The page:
I can not even begin to imagine how difficult that situation was for you. I don't really understand it, but I think any time you have trouble communicating things begin to be frustrating. Being new did not help matters.
Firstly, I think the other poster is correct, you need to seek out, or continue whatever therapy you can do for the stutter, it can get better. I am sure you know of or have heard of over the years the many brilliant people who had a stutter. You are not stupid and can be a good nurse...One step in getting there will be gaining better control over the stuttering. Patients of course will not be expected to be understanding of accomodating because they are ill and very concerned about why they feel bad, what the diagnosis means for them etc... BUT the other staff- SHAME on them for what was said.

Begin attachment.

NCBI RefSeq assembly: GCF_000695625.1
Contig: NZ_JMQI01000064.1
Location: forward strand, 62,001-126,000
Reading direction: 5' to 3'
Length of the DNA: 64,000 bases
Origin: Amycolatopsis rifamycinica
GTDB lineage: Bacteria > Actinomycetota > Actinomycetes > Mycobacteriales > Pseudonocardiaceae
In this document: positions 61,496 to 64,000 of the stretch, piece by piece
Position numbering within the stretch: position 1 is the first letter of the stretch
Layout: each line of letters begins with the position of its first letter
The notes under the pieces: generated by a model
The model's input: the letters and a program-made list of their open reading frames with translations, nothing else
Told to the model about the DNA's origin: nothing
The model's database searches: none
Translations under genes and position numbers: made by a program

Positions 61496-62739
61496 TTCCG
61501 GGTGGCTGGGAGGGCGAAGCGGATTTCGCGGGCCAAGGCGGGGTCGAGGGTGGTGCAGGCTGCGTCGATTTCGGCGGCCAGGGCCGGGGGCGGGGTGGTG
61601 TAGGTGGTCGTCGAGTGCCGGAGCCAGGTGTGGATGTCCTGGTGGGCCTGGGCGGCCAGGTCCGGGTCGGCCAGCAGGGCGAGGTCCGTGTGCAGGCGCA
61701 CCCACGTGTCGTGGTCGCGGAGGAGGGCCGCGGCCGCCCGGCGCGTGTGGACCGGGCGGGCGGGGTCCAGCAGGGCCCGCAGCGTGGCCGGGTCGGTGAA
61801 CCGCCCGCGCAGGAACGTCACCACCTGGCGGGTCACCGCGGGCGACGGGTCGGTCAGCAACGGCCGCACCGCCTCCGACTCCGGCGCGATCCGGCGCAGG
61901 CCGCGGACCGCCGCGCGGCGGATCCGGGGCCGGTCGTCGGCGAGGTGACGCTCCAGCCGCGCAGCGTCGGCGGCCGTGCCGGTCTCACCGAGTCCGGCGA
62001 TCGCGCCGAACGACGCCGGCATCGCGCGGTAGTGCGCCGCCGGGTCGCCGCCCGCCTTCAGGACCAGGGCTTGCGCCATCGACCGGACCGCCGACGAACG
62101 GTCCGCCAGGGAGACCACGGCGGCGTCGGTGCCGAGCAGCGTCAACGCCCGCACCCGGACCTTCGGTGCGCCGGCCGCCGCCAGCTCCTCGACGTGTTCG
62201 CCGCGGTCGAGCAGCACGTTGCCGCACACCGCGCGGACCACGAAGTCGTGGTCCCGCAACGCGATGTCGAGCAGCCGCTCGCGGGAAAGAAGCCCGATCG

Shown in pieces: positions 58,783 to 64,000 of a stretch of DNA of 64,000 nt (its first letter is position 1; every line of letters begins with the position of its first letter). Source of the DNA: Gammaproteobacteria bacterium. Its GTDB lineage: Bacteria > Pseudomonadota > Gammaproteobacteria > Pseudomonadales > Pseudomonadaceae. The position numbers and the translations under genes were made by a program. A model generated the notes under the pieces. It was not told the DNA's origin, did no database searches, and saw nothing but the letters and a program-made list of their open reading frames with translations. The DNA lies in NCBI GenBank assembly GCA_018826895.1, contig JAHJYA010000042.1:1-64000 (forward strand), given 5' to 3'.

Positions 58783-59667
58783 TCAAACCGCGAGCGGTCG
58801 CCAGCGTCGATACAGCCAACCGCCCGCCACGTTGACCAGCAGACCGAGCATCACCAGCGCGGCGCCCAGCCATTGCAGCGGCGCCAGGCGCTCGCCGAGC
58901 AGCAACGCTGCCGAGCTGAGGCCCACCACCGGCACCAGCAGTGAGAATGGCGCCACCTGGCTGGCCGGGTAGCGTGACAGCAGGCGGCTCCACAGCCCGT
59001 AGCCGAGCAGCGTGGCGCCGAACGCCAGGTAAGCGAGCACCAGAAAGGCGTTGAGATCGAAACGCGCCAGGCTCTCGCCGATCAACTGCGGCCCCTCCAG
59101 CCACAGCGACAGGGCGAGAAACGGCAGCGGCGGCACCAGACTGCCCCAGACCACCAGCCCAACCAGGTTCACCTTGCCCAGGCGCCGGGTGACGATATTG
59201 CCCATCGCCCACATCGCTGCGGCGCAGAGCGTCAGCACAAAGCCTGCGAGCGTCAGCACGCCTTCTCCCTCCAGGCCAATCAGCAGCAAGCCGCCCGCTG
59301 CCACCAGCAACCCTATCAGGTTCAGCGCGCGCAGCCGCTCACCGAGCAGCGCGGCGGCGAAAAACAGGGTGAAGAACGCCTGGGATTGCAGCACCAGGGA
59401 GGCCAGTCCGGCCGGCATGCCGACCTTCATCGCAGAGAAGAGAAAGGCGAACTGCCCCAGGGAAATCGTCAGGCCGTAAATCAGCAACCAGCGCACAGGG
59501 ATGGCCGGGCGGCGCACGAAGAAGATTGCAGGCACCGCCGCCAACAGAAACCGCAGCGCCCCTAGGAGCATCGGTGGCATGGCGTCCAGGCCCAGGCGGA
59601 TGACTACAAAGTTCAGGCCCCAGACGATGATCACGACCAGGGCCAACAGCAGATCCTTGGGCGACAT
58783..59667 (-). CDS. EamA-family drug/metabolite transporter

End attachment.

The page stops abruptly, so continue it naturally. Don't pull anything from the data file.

Did you share with your manager/charge RN or preceptor that you have a stutter? I know for me, when I have some sort of issues, I find I am more confident when I simply share up front in a non-pressure situation. Something like, "I do have a stutter and it can get worse if I feel nervous. I've been working on it and it is getting better each day, but please understand that sometimes I might have some trouble." Thus, your charges etc, know whats going on, and can try to help you out, by possibly starting an admission while you get comfortable with the pt or what not.
You have a BIG challenge to overcome. But, you can do it. You made it through Nursing school
- which involved a lot of pt interaction etc. take some time to get things in place to allow yourself to succeed.